Is Solar Power Good For The Environment?

The most believable lies are the ones with the most truth” – anonymous

There is a considerable amount of information available regarding ‘hazardous materials’ involved in the production of solar panels. And for the record, it’s no joke. Some of the chemicals involved are certainly less than friendly to a human body or to the environment as a whole.

But for the sake of fairness, take a moment and ponder what kinds of hazardous materials are involved in the production of plastic milk jugs… medicine containers… or even tooth brushes. Your average solar panel will see considerably more use than any of these things.

Beyond any doubt, solar power is absolutely good for the environment, as it converts free and endless sunshine into electricity that we can use to power our lives – and it does so without any harmful side-effects.

Yes, when it comes to panel production there is room for improvement. And as responsible members of this planet, we should always work fervently to do things in a wholesome constructive way. But before you believe the lie, ask yourself, when was the last time I read an article damning medicine because of a manufacturing process?

The Argument

For sake of understanding, let us consider the two opposing processes of producing power.

(The following scenarios are greatly simplified.)

  • Solar Panels – The very first step is the location and acquisition of certain materials. These materials are then refined and transformed into a usable state, after which solar panels are manufactured.

These completed panels are then transported to a location where they are installed and begin to produce power. On the average, solar panels will perform their duty for 25 to 30 years.

  • Fossil Fuels – Much like solar panels, certain materials must be located and acquired. Afterwards, there is a refining process, where the finished fuel is then transported to location for use.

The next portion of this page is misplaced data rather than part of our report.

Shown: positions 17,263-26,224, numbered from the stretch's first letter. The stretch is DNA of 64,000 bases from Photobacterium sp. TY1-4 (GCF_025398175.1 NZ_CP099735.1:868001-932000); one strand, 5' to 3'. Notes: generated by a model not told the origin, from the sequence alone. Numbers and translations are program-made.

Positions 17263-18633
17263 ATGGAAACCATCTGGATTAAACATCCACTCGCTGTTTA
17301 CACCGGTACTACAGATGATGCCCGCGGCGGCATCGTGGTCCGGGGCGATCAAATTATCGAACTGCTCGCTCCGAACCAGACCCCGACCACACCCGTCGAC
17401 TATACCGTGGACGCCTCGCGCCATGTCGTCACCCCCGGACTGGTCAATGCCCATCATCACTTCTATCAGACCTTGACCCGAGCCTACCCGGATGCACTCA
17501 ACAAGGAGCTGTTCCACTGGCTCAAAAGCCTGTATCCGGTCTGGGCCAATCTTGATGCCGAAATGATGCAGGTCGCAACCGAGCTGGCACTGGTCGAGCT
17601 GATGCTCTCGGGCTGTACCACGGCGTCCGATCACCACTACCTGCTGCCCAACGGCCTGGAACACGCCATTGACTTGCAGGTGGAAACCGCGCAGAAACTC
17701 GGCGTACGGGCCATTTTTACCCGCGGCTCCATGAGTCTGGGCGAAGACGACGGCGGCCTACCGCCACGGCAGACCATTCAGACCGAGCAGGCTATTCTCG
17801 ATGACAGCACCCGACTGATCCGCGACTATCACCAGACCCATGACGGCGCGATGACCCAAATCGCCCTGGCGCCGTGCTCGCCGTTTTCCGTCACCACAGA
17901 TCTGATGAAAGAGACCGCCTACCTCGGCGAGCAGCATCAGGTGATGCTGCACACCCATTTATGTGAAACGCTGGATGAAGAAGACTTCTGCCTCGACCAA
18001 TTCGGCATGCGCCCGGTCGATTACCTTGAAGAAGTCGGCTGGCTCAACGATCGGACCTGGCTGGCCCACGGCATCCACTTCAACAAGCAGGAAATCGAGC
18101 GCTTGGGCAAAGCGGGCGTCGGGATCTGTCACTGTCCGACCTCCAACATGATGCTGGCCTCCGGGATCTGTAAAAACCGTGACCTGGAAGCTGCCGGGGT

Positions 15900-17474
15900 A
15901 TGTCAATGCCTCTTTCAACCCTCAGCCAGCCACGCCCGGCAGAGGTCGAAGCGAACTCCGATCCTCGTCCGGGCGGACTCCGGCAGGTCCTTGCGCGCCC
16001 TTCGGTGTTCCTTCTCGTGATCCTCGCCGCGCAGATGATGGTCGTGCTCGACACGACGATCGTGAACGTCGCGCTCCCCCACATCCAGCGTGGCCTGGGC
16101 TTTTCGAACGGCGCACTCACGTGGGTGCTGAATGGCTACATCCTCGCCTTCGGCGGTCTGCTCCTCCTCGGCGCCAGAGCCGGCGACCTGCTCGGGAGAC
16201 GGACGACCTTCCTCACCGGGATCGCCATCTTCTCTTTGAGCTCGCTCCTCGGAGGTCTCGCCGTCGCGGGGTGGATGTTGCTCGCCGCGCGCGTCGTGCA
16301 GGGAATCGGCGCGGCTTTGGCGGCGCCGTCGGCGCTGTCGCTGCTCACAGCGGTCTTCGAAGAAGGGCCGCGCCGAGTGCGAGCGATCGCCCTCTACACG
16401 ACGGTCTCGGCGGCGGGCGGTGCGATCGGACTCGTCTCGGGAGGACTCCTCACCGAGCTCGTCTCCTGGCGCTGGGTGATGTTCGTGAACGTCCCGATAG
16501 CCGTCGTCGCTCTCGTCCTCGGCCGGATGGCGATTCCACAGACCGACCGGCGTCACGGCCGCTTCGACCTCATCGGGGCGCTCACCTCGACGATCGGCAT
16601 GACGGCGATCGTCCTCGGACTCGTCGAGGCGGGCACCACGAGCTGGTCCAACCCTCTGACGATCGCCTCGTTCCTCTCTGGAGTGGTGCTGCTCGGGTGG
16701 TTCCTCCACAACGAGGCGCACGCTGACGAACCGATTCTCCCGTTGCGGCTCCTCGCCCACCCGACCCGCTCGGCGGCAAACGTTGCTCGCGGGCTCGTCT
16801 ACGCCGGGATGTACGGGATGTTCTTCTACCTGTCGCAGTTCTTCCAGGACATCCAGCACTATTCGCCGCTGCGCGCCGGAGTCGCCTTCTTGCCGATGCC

However, unlike solar panels, fossil fuels are burned one time and then gone forever. After which, the process must be repeated… over… and over again.

(This is great if you are selling the fuel, but less so if you spending $$ to acquire it.)

Even if fossil fuels did not produce the harmful pollutants that we know they do, solar panels would still come out ahead – with regards to environmental impact – as their manufacturing process does not require continuous decades of input.

Simply put, when you manufacture a solar panel it will perform for decades. When you mine/manufacture a fossil fuel and you’ll use it once… and then have to do it all over again.

Location, Location, Location

An often overlooked benefit to solar power is the fact that it can be produced on-site. The size and scalability of solar panels, allows them to be installed almost anywhere; including roofs and even backyards.

This means that the transportation factor – one that produces its own pollutants – is considerably smaller than that of fossil fuels.

For example, you will never see giant tanker ships filled with solar panels making regular trips back and forth across an ocean. Nor will you see countless train cars or tanker trucks, congesting traffic as they travel their never-ending routes.

Much like the above mentioned manufacturing process, once solar power is installed on location, it performs without any additional input – something fossil fuels can not lay claim to.

Conclusion

As you may have noted, I have not made any reference to CO2 or Global Warming in this article. This was intentional.

Why?

Because I think there is more than enough evidence to prove the advantages of solar power without it.

There are plenty of ardent fans of both solar power and fossil fuel – generally entrenched in their own opinion.

However, I have found that if you can step away from the situation and view it from a different angle, then the environmental argument that is so hotly debated, becomes almost irrelevant.

Even when you take Global Warming out of the equation, fossil fuels still don’t measure up to solar power.

Fossil fuels have a continuous element to them where solar power can/has performed for decades. How can anyone logically compare the environmental impact of something that burns in an instant, and thereby must be replaced, to something that performs for 25 to 30 years?!